February 1986

Antibiotics Fail to Prevent Abscess Formation Secondary to Bacteria Trapped in Fibrin Clots

Author Affiliations

From the Department of Surgery, Case Western Reserve University, Cleveland. Dr Hau is now with St Willehad Hospital, Wilhelmshaven, West Germany.

Arch Surg. 1986;121(2):163-168. doi:10.1001/archsurg.1986.01400020049005

• We inoculated 120 rats with 2×109Escherichia coli or 2×109Bacteroides fragilis suspended in normal saline solution or incorporated into fibrin clots. In the control group, all animals died after inoculation with E coli, but none died after the inoculation with B fragilis; both were suspended in normal saline solution. Escherichia coli entrapped in fibrin did not cause mortality but did result in abscess formation in all animals. Bacteroides fragilis incorporated into fibrin clots resulted in abscess formation in the majority of animals. Treatment with gentamicin sulfate, ampicillin sulfate, and cefoxitin sodium completely abolished the mortality secondary to E coli suspended in normal saline solution but did not influence the rate of abscess formation secondary to E coli incorporated into fibrin clots. Similarly, cefoxitin and clindamycin phosphate did not significantly change abscess formation secondary to B fragilis incorporated into fibrin clots. We conclude that systemic antibiotics are ineffective in the prevention of abscesses secondary to bacteria trapped in fibrin, either because they do not reach bactericidal levels in the fibrin clot, as in the case of gentamicin, ampicillin, and clindamycin, or, as in the case of cefoxitin, because of the inoculum effect caused by the high number of bacteria. Fibrinogen or fibrin itself do not afford any protection of bacteria against the action of antibiotics.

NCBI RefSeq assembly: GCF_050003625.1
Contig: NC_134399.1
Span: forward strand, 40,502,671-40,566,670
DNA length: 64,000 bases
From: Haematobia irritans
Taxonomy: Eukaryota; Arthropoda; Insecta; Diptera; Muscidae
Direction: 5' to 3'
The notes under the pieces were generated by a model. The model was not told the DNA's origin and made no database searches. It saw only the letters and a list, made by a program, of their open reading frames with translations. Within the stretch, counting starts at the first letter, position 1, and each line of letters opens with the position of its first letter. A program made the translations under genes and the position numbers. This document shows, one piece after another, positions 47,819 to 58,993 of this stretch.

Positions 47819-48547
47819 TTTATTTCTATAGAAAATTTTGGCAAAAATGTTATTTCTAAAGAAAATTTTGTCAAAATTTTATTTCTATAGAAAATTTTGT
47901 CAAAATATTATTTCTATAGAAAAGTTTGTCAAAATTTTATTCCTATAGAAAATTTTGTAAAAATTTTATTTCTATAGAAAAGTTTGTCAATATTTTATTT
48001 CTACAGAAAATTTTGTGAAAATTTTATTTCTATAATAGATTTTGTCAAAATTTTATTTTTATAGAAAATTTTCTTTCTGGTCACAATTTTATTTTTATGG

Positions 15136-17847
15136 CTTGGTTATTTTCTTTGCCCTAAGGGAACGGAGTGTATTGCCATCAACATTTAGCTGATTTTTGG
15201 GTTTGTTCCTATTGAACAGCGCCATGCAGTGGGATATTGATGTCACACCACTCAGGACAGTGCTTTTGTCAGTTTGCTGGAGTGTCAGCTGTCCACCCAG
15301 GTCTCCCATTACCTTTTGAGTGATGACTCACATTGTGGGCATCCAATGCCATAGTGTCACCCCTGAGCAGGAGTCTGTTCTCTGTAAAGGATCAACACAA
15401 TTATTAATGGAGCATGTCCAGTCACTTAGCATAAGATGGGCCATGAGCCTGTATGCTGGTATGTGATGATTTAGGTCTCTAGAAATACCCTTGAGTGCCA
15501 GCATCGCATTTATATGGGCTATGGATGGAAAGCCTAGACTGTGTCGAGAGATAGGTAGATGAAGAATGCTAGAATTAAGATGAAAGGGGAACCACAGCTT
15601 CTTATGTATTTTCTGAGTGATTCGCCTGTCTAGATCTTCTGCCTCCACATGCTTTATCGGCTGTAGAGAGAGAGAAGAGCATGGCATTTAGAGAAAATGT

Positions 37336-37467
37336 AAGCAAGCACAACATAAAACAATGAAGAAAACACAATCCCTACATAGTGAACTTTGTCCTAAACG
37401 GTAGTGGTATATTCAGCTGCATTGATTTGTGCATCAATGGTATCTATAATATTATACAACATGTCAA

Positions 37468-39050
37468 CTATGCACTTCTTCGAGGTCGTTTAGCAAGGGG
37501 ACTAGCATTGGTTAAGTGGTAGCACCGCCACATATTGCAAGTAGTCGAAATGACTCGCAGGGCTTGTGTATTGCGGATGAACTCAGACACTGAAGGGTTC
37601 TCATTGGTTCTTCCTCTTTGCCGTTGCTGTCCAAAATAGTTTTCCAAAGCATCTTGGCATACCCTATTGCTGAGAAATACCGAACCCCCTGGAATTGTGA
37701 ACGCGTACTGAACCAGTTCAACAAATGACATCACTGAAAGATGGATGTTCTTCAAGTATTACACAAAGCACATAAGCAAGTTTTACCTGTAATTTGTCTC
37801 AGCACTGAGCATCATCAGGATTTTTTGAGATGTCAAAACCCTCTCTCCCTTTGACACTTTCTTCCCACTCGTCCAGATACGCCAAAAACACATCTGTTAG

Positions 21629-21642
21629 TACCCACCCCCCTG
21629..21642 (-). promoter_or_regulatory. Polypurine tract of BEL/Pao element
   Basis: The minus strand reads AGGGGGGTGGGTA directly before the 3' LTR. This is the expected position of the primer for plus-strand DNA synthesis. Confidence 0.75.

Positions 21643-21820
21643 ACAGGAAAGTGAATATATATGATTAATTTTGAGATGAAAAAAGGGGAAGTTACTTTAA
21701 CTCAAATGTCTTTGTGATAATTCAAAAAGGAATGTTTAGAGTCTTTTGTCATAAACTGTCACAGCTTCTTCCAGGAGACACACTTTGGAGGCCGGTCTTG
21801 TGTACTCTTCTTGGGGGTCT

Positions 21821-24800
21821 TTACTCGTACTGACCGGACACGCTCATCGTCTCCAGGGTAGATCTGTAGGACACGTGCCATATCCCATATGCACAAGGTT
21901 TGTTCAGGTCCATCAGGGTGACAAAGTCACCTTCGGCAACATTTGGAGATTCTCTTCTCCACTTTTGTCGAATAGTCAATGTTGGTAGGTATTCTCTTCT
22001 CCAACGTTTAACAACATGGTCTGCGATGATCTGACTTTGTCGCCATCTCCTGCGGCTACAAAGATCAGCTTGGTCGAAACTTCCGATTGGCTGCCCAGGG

(Arch Surg 1986;121:163-168)